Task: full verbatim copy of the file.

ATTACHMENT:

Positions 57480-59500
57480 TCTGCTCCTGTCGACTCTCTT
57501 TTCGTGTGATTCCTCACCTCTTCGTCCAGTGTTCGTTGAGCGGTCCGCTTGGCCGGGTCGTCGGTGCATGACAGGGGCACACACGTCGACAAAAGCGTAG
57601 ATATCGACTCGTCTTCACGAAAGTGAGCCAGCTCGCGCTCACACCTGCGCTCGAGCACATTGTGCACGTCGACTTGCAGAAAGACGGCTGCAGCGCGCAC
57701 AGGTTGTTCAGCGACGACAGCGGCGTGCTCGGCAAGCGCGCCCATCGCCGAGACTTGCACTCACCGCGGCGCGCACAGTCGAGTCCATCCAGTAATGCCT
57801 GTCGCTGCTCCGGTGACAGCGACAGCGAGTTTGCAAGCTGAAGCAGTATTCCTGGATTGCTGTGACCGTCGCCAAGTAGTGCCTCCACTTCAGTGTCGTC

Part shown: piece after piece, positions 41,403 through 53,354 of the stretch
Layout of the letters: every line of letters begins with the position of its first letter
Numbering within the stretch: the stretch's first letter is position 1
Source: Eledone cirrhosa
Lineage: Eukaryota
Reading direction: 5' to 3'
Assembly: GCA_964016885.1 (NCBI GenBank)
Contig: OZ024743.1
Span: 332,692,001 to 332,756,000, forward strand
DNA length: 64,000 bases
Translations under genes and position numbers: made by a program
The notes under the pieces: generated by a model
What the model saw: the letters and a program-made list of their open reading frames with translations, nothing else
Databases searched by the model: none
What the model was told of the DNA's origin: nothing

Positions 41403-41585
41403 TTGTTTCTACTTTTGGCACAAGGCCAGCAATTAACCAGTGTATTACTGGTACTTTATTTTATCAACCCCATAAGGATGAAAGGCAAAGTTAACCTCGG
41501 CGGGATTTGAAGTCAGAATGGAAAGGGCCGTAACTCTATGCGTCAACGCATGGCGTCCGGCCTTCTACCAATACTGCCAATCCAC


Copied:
Positions 57480-59500
57480 TCTGCTCCTGTCGACTCTCTT
57501 TTCGTGTGATTCCTCACCTCTTCGTCCAGTGTTCGTTGAGCGGTCCGCTTGGCCGGGTCGTCGGTGCATGACAGGGGCACACACGTCGACAAAAGCGTAG
57601 ATATCGACTCGTCTTCACGAAAGTGAGCCAGCTCGCGCTCACACCTGCGCTCGAGCACATTGTGCACGTCGACTTGCAGAAAGACGGCTGCAGCGCGCAC
57701 AGGTTGTTCAGCGACGACAGCGGCGTGCTCGGCAAGCGCGCCCATCGCCGAGACTTGCACTCACCGCGGCGCGCACAGTCGAGTCCATCCAGTAATGCCT
57801 GTCGCTGCTCCGGTGACAGCGACAGCGAGTTTGCAAGCTGAAGCAGTATTCCTGGATTGCTGTGACCGTCGCCAAGTAGTGCCTCCACTTCAGTGTCGTC

Part shown: piece after piece, positions 41,403 through 53,354 of the stretch
Layout of the letters: every line of letters begins with the position of its first letter
Numbering within the stretch: the stretch's first letter is position 1
Source: Eledone cirrhosa
Lineage: Eukaryota
Reading direction: 5' to 3'
Assembly: GCA_964016885.1 (NCBI GenBank)
Contig: OZ024743.1
Span: 332,692,001 to 332,756,000, forward strand
DNA length: 64,000 bases
Translations under genes and position numbers: made by a program
The notes under the pieces: generated by a model
What the model saw: the letters and a program-made list of their open reading frames with translations, nothing else
Databases searched by the model: none
What the model was told of the DNA's origin: nothing

Positions 41403-41585
41403 TTGTTTCTACTTTTGGCACAAGGCCAGCAATTAACCAGTGTATTACTGGTACTTTATTTTATCAACCCCATAAGGATGAAAGGCAAAGTTAACCTCGG
41501 CGGGATTTGAAGTCAGAATGGAAAGGGCCGTAACTCTATGCGTCAACGCATGGCGTCCGGCCTTCTACCAATACTGCCAATCCAC